Whilst a few of the societies were genuinely bottom-up initiatives, with political activists among their resident members, most, we learn, were promoted by a remarkably energetic band of establishment figures – businessmen, professionals, politicians, even aristocrats – motivated as much by their Liberal political ideology as by a desire to provide decent homes for the ill-housed. They believed it was possible to reconcile and defuse the conflicting interests of capital and labour, landlord and tenant. Many of them were also leaders and activists in the labour co-partnership movement and were simply applying this political ideology in another sector. Unlike with the productive societies, they (and their friends) also provided a lot of the funding for these housing schemes, which were capital-hungry, and the landowners amongst them sometimes contributed below-cost land. Bibby astutely relates this surge in philanthropy to increasing social conflict at the time and the ruling class’s fear of working class unrest.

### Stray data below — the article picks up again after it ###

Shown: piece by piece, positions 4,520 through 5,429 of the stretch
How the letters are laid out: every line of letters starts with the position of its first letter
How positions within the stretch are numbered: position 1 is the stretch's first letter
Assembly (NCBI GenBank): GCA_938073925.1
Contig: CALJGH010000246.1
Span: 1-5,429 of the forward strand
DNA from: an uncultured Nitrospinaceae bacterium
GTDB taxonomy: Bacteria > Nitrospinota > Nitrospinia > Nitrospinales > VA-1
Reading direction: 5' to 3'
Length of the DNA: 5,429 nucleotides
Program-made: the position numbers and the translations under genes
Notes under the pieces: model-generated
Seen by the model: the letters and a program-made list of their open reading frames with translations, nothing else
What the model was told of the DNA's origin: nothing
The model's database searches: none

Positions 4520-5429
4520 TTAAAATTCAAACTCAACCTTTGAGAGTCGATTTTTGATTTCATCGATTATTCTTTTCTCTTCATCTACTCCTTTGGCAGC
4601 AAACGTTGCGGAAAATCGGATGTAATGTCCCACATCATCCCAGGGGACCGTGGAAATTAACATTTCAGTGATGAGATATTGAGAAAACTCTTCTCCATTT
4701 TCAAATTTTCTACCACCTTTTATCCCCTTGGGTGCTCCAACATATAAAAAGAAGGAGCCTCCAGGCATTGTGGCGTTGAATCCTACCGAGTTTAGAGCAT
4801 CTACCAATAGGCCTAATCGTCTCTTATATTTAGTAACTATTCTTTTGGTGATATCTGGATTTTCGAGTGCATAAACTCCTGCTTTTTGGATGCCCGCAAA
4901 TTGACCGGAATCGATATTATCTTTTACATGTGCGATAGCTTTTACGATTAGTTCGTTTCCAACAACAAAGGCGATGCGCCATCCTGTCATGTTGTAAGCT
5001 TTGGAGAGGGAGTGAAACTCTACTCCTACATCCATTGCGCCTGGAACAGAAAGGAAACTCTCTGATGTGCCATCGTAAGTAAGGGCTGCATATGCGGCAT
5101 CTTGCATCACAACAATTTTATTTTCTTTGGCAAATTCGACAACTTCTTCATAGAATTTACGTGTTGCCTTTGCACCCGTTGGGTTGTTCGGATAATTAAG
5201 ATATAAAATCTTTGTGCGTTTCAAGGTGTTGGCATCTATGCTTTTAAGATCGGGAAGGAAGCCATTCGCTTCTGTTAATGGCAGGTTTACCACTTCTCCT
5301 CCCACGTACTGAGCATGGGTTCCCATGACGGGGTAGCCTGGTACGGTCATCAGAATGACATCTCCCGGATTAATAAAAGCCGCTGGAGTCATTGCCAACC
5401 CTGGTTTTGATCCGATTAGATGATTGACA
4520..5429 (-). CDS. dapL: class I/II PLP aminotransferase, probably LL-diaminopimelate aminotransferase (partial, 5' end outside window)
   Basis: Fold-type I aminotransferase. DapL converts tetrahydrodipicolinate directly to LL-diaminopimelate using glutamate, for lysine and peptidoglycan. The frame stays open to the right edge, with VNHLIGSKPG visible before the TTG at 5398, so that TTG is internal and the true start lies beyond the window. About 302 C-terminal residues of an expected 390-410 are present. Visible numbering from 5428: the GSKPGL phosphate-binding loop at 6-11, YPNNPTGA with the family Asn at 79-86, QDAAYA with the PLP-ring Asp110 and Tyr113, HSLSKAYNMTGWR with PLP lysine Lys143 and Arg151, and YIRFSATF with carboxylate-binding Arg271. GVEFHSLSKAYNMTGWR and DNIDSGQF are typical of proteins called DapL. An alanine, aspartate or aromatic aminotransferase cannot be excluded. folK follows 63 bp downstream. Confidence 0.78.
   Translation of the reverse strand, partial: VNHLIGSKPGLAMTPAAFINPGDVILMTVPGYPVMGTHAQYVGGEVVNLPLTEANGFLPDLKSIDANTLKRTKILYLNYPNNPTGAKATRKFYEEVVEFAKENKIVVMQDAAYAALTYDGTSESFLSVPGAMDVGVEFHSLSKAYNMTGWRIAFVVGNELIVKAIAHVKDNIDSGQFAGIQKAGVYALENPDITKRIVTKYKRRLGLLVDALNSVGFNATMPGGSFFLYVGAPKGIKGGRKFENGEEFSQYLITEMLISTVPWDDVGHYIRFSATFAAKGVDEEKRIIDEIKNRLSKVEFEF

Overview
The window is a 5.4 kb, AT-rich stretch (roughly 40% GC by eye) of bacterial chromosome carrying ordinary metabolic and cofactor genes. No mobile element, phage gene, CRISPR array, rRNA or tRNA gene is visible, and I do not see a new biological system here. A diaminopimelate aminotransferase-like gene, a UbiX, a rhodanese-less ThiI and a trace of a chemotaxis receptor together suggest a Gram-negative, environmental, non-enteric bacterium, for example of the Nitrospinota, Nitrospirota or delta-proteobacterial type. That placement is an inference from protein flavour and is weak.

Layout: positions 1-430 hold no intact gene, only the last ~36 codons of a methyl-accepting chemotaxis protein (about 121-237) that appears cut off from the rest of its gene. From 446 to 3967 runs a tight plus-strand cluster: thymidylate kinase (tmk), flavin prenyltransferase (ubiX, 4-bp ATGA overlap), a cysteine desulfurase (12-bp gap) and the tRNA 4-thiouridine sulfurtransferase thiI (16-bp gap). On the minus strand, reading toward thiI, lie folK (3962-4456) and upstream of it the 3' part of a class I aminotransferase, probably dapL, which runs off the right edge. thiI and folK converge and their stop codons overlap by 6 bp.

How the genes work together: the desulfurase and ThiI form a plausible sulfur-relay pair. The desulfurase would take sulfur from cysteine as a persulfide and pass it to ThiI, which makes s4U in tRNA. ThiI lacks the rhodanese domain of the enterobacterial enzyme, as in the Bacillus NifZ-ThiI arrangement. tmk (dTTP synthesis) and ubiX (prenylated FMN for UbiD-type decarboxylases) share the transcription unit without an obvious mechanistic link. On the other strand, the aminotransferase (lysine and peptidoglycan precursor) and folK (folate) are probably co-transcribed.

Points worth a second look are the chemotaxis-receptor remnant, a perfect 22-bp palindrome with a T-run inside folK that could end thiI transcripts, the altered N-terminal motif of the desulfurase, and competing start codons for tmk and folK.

Related: Andrew Bibby discusses These Houses Are Ours with Natalie Bradbury

In a sub-theme of the book, before moving on to the main plot and returning to it from time to time, Bibby gives an account of the retail societies’ extensive early forays into housebuilding (for sale or rent) and the provision of mortgages for their members, prompted by their surplus of capital and a realisation that decent homes were as important as decent food. A 1920 survey revealed that they’d already invested at least £8.2m in housing, equivalent to about £450m today. In keeping with their support for a ‘bonus to labour’ (extensively explored by Bibby in his Hebden Bridge Fustians book) major figures in the consumer movement (Holyoake, Greening, Neale) had also been outspoken supporters of – and investors in – these co-partnership societies. Indeed, one of the ten survivors was set up by CWS employees in Burnage, south Manchester. But as the consumer movement turned its back on the labour co-partnerships and political Liberalism and towards the Labour Party, so it lost interest in the associated housing co-partnership movement and housing generally. It’s time, by the way, that we had thorough account of the retail societies’ housing ventures.